Finally, the possibility of interest rate risk is also taken into account. Interest rates on foreign and domestic assets are obviously of primary importance for asset holders, being so closely related to asset values, so interest rates variability is expected to play an important role in investors’ decisions. This is modelled as the difference between the logarithms of the standard deviations of short-term euro-currency interest rates over the past four quarters for the domestic and foreign countries ( ul, (r )). So we have de, - r,_ 1 =a+b,ul,(r)tu,.

2. Estimation

(10)

results

In order to test for the existence of a risk premium, a regression including proxies for the types of risk considered above was run over the period 1974(l)-1982(4) for the EMS-‘rest of the world’ group of countries. 2 The equation considered has the form de, - r,_, =a-bE

r_I(Ae,

- r,_J2

- b,ul,(Ap)

- b&,(r)

+ cr,_, + u,.

(11)

The interest rate differential r, _ 1 has been included among the regressors so that the coefficient rl_, on the left-hand side of the equation is not constrained to be equal to one. Under the null hypothesis side is equal to zero, so this specification gives a simple the coefficient on r,-, on the right-hand t-test. Estimating eq. (11) gives the following results: 3 de, - r,_, = 0.0105 - 2.72(Ae,_, (0.53) SE = 0.04166,

0.009 uZf(r) - 0.004 uZ,(Ap) - 0.48 r,_,,

-r,_,)‘-

( - 0.85) R2 = 0.1757,

(-1.95) DW=

1.796,

(-0.41)

(12)

(-0.34)

obs. = 36.

The variable chosen as a proxy for exchange rate risk, that is, (de,_, - r,_2)2, is not significant; 4 also the variable reflecting purchasing power risk, that is, ul,(Ap), does not play any major role. 5 Both these variables are then dropped from the equation, obtaining de, - r,- 1 = 0.0009 - 0.0081 uZ,(r) - 0.3 rl_i, (0.056)( - 1.90) SE = 0.04098,

R2 = 0.1506,

(13)

(-0.22) DW=

1.939,

obs. = 36.

Though the EMS began operating in May 1979, some sort of exchange rate agreement was already in existence prior to this date among the countries considered (snake). 3 The means of the variables in the regression are (de, - r,_t) = -0.00711, (de,+, - r,_2)2 = 0.00195, u/,(r) = 0.548, ul,(Ap) = 0.409, r,_t = 0.12. 4 To proxy E,-t (de, - rr_1)2. the term (de, - rr_1)2 has been regressed on a constant and on its own lagged values (up to the third lag); the constant was the only significant term. However, we did include (de,+, - r,_*)* in the estimation of eq. (ll), as it was the lag with the highest t-ratio. 5 Collinearity between exchange rate risk and purchasing power risk could be a reason for them to appear not significant when they are both introduced in the same regression. However, they were also entered separately and the result did not change.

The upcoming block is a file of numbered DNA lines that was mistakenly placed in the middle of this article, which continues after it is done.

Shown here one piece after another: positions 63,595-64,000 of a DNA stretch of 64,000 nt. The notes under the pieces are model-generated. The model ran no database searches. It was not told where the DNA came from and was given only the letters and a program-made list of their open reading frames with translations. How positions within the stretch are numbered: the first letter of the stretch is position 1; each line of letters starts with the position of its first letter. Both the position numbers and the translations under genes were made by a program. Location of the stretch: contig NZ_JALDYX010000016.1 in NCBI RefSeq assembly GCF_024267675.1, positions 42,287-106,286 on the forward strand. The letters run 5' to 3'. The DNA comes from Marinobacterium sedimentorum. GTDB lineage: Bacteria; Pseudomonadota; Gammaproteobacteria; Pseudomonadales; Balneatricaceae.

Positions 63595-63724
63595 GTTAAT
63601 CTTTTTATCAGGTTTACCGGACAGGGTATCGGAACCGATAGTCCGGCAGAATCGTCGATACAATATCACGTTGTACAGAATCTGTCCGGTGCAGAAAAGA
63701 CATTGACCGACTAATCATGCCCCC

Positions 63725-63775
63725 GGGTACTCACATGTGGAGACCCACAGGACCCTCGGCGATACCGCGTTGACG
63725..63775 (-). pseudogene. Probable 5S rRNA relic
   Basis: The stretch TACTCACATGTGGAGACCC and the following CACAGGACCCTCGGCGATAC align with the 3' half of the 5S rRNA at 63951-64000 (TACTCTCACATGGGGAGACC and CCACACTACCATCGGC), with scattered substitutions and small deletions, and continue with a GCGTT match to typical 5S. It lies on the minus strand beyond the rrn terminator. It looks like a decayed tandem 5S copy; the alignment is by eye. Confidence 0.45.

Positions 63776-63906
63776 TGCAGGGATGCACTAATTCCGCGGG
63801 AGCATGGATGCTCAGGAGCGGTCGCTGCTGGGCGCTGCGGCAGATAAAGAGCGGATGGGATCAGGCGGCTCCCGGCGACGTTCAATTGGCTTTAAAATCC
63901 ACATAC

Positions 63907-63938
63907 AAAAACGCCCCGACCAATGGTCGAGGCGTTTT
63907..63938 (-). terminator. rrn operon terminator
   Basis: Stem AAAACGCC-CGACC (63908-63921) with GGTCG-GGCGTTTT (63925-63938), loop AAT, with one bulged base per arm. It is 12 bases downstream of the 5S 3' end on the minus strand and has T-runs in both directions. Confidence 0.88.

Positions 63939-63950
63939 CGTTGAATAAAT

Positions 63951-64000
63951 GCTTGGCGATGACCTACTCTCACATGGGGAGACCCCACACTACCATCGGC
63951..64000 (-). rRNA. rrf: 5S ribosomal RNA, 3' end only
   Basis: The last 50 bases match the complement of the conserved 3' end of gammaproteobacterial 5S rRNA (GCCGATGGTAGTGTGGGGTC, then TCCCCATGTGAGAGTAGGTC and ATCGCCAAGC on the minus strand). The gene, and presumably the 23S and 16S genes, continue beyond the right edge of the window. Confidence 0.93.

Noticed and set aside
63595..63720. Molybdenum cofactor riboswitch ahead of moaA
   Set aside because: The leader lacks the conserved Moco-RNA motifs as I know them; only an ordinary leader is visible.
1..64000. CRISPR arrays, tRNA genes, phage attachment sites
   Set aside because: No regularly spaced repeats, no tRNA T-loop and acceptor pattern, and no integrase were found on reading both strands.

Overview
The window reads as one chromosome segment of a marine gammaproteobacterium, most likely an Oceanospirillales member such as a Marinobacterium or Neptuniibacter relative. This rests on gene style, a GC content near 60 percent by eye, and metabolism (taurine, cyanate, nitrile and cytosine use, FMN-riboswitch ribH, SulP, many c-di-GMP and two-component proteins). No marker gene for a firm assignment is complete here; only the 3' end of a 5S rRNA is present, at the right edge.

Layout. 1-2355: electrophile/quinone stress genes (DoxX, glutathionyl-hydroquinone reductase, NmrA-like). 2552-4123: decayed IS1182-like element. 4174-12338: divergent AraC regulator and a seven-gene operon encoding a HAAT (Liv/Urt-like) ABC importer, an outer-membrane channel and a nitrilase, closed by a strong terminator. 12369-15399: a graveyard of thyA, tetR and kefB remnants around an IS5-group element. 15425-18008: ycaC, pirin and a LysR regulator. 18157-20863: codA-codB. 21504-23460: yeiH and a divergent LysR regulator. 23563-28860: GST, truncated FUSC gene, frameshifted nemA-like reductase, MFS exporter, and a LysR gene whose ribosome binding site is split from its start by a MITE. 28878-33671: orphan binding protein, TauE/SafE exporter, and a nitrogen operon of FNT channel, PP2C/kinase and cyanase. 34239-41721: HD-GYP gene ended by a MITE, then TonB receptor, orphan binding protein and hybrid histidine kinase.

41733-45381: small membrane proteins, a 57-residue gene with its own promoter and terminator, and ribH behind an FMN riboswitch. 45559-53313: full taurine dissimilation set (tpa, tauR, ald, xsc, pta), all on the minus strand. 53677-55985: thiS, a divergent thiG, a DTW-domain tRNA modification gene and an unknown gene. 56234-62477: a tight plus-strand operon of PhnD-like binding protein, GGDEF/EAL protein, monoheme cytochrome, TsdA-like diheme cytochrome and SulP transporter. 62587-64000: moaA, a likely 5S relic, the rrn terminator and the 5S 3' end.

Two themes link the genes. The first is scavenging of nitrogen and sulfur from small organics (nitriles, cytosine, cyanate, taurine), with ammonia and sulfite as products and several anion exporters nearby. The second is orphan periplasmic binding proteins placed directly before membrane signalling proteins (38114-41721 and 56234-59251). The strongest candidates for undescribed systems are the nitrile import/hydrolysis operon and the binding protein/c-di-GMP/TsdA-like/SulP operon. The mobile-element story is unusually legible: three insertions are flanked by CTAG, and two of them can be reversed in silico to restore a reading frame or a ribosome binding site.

98

A. Margarita

Dropping left-hand

the constant side appears

/

Riskpremia

and the foreign

and also rtPi from the right-hand to be valid, gives 6

exchange

market

side, as the unity restriction

de, - r,_, = 0.0089 uZ,(r),

on r,_, on the

04)

( - 2.67) SE = 0.03989, When

R2 = 0.1464,

the variable

Ae, - r,_, = -0.81

representing

AR2 = 0.1464, interest

DW=

rate risk, ul,(r)

r,_,,

1.919,

obs. = 36.

is excluded,

one has (15)

(1.54) SE = 0.04237,

R2 = 0.037,

DW=

1.78,

obs. = 36.

When interest rate risk is not taken into account the coefficient on r,_, is rather large and almost significantly different from zero. Eq. (14) both fits better and is more plausible than eq. (15). This finding implies that interest rate risk is not diversifiable as the tendency for interest rates to move with the market indeed suggests.

3. Conclusions In this paper the hypothesis of uncovered interest parity has been tested. Given covered interest parity (i.e., the interest rate differential is equal to the forward premium or discount), this is equivalent to the hypothesis that the forward exchange rate is an unbiased predictor of the future spot rate. A number of empirical studies ’ in recent years has rejected the joint hypothesis of rational expectations and risk neutrality. We have retained the assumption of rational expectations and investigated the possibility of risk averse investors. A regression including proxies for various forms of risk was run over the period 1974(l)-1982(4) for the EMS-‘rest of the world’ group of countries. Our results show that investors are sensitive to interest rate risk. Application of the proposed methodology to bilateral exchanges is an interesting area for further research.

References Baillie, R.T. et al., 1983, Testing rational expectations and efficiency in the foreign exchange market, Econometrica 51, no. 3, May, 553-563. Bean, C.R., 1985, Exchange rate, risk premia and new information: A note, Discussion paper no. 53, Feb. (Centre for Economic Policy Research, London). Cumby, R. and M. Obstfeld, 1981, A note on exchange rate expectations and nominal interest differential: A test of the Fisher hypothesis, Journal of Finance 36, 697-704. Hansen, L.P. and R. Hodrick, 1980, Forward exchange rates as optimal predictors of future spot rates: An econometric analysis, Journal of Political Economy 88, 829-853. Hansen, L.P. and R. Hodrick, 1983, Risk averse speculation in the forward foreign exchange market: An econometric analysis of linear models, in: J.A. Frenkel, ed., Exchange rates and international macroeconomics (University of Chicago Press, Chicago, IL). 6 The Lagrange multiplier test for the presence of autocorrelation in the residuals (up to the fourth lag) was not significant. ’ See for example Hansen and Hodrick (1980, 1983), Cumby and Obstfeld (1981), Baillie et al. (1983), Bean (1985).